Chip Heavyweight Hynix’s Revenue Beats Expectations as AI Drives Memory Demand

SK Hynix Inc. has reported better-than-expected revenue, signaling that the memory chip market is recovering due to the increasing interest in artificial intelligence (AI). The South Korean supplier to Apple Inc. and Nvidia Corp. is planning to ramp up the production of high-end chips to meet the rising demand driven by AI, despite warning that overall demand remains weak.

In the June quarter, Hynix generated sales of 7.31 trillion won ($5.7 billion), which is a 47% decrease compared to the same period last year. However, it exceeded the average estimate of 6.05 trillion won. The company’s operating loss for the quarter was 2.88 trillion won, in line with the expected loss of 2.86 trillion won.

During early morning trade in Seoul on Wednesday, Hynix shares rose approximately 1%. Hynix, along with Samsung Electronics Co. and Micron Technology Inc., has experienced challenges over the past two years due to a significant decline in demand for memory chips used in smartphones, servers, and computers since the onset of the COVID-19 pandemic.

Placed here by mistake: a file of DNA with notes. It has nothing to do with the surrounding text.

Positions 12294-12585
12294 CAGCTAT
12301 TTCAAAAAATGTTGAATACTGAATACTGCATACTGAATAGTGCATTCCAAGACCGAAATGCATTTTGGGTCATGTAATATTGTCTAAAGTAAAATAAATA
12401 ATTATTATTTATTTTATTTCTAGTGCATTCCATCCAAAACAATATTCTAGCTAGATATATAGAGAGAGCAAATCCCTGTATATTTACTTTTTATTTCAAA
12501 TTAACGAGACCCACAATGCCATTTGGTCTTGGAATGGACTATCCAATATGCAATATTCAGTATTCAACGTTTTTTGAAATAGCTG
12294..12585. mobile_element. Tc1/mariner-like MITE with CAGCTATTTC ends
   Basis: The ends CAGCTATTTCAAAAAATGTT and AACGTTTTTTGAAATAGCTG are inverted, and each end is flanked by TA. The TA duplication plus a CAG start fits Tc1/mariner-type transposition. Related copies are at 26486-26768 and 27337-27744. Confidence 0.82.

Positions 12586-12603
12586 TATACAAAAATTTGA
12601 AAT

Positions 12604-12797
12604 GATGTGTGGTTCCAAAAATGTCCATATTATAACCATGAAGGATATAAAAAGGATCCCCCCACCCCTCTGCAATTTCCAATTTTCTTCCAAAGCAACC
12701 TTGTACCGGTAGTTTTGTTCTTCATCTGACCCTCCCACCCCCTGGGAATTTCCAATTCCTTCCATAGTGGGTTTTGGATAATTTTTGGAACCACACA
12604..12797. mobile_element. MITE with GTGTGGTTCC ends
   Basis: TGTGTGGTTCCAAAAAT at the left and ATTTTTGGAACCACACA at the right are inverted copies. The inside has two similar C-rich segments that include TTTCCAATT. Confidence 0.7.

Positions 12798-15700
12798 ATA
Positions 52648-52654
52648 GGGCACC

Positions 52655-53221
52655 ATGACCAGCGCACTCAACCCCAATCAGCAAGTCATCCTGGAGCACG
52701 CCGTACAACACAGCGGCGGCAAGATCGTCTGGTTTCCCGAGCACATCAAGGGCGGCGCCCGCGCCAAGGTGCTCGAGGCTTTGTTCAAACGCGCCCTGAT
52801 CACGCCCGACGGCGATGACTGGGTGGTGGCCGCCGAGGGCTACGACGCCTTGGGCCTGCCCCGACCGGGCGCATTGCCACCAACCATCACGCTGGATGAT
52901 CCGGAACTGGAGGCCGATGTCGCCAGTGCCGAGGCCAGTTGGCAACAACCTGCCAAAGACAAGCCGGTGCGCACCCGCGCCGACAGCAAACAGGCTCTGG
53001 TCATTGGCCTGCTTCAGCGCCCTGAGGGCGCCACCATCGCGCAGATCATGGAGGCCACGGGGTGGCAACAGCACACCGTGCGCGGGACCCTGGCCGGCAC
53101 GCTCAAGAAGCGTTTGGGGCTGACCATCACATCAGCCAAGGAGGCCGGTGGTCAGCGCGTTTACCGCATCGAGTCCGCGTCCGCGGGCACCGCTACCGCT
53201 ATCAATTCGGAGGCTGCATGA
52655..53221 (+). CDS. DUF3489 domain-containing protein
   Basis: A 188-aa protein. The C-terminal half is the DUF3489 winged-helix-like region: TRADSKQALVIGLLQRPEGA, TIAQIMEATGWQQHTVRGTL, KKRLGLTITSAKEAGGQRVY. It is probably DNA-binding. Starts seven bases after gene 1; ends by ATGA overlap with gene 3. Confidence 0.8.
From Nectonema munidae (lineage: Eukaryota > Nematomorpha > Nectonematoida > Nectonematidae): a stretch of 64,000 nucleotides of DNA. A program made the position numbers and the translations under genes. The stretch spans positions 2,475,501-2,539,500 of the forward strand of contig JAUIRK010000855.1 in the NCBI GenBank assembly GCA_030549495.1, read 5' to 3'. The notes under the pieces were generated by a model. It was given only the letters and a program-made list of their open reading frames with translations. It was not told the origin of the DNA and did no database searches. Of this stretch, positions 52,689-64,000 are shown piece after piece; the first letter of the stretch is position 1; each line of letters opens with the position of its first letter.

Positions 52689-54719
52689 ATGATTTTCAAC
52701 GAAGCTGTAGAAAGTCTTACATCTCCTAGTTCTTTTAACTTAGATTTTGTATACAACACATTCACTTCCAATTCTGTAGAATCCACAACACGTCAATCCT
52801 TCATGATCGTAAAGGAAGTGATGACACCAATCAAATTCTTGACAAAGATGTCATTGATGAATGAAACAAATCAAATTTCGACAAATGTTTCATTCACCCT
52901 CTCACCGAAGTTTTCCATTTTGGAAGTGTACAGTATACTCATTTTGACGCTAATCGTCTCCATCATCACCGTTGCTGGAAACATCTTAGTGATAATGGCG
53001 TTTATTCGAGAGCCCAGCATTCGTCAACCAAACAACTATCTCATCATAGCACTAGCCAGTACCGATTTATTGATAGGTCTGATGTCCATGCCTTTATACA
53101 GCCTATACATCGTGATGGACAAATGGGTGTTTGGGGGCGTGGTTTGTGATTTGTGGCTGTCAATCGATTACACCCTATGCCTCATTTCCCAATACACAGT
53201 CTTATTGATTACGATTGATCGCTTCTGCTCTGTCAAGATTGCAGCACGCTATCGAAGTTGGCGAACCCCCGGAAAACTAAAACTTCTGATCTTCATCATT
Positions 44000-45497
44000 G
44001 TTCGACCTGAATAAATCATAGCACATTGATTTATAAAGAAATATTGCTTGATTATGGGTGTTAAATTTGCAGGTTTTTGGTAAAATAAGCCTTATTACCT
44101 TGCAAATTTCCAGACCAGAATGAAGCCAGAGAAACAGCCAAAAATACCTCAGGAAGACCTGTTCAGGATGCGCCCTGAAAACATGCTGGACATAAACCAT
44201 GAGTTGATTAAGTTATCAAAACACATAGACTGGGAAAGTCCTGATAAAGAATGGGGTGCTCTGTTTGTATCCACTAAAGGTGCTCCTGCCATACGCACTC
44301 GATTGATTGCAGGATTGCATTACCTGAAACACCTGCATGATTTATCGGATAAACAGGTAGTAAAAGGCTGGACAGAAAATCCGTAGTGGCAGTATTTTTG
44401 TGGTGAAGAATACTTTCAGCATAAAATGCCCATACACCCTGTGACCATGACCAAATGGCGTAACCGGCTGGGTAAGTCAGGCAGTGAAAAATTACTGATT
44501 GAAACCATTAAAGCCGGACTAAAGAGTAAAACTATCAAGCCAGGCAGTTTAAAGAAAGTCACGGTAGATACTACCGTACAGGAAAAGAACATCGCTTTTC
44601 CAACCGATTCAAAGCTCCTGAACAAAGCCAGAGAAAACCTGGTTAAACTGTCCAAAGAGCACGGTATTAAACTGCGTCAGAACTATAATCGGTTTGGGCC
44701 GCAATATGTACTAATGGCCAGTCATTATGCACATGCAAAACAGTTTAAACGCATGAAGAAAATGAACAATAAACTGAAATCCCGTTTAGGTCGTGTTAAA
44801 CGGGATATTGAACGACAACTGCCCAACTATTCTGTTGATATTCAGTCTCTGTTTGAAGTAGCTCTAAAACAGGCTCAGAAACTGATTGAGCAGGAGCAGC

Hynix has been able to recover some of its losses this year, with a 51% gain through Tuesday’s close. This is largely attributed to expectations of output cuts and improved economic conditions that could lead to higher industry prices. The company also mentioned the increased demand for AI server memory, driven by the expansion of the generative AI market.

Despite the challenges faced by the memory chip industry, Hynix has maintained its target to reduce capital expenditure by at least 50%, compared to 2022. It also plans to further reduce NAND production while investing in expanding the production capacity of high-density DDR5 and HBM3 chips.

Executives at Hynix have expressed optimism about sales rebounding in the June quarter and improved market conditions for the memory industry in the second half of the year. However, it is uncertain when the industry will fully recover, as it is heavily influenced by factors such as the Chinese economic rebound and the global demand for AI-driven data centers and servers.

The ongoing US-China conflict over technology and semiconductors could also impact the industry. Increased scrutiny from Beijing on foreign chip manufacturers has raised concerns. China is a significant export destination and production base for companies like Samsung and Hynix. Currently, Hynix and Samsung operate in China under a one-year waiver or license for equipment imports.